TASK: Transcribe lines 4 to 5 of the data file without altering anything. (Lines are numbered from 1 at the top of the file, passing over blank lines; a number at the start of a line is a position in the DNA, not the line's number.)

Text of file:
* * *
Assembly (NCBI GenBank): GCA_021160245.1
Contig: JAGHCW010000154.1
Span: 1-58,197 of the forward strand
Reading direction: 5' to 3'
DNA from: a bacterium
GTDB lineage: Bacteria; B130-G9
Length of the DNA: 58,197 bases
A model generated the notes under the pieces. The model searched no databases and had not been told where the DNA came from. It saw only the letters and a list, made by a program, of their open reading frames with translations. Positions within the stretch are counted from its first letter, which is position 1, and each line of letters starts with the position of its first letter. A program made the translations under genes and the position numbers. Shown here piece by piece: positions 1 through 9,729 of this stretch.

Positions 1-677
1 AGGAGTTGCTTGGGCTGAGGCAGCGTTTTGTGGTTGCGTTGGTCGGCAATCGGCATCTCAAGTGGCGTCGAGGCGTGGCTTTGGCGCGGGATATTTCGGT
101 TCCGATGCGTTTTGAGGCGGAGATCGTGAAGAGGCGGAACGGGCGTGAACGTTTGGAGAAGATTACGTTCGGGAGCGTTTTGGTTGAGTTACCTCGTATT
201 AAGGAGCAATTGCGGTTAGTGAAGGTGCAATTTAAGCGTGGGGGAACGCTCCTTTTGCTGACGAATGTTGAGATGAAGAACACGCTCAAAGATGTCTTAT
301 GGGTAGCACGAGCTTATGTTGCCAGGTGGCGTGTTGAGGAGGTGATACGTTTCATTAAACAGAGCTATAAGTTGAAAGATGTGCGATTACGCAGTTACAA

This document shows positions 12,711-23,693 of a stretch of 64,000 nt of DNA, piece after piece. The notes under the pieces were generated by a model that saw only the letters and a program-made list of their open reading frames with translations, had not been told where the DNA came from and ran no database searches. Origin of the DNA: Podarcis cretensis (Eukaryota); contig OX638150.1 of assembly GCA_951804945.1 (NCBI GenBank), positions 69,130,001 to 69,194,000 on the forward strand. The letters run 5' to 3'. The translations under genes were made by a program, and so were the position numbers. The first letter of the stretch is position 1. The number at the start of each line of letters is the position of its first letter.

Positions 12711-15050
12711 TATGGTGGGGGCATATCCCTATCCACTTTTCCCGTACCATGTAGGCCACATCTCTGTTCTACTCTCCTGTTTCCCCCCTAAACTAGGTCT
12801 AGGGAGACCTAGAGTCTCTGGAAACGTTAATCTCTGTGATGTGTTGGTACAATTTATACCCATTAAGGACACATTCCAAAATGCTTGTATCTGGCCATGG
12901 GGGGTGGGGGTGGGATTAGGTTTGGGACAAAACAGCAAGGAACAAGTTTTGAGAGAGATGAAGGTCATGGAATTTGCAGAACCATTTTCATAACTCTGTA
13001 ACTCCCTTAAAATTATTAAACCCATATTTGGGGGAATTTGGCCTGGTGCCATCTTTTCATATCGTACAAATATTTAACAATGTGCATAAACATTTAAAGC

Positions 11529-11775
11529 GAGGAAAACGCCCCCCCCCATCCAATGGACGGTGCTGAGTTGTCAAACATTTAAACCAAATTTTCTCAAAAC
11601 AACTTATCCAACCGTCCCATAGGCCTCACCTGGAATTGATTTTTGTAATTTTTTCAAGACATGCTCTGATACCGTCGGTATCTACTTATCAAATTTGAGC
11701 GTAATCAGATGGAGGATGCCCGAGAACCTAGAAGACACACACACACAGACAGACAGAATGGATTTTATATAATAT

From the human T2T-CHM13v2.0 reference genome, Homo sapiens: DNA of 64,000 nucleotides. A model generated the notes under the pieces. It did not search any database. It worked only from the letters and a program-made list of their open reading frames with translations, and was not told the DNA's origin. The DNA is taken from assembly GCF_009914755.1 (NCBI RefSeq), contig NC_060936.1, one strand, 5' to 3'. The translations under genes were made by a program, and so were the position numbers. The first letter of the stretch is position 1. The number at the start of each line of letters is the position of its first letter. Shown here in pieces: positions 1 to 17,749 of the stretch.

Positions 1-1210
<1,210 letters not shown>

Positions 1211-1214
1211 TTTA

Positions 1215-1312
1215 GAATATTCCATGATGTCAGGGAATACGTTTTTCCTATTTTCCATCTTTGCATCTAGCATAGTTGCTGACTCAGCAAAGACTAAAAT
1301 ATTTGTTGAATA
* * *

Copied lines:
Reading direction: 5' to 3'
DNA from: a bacterium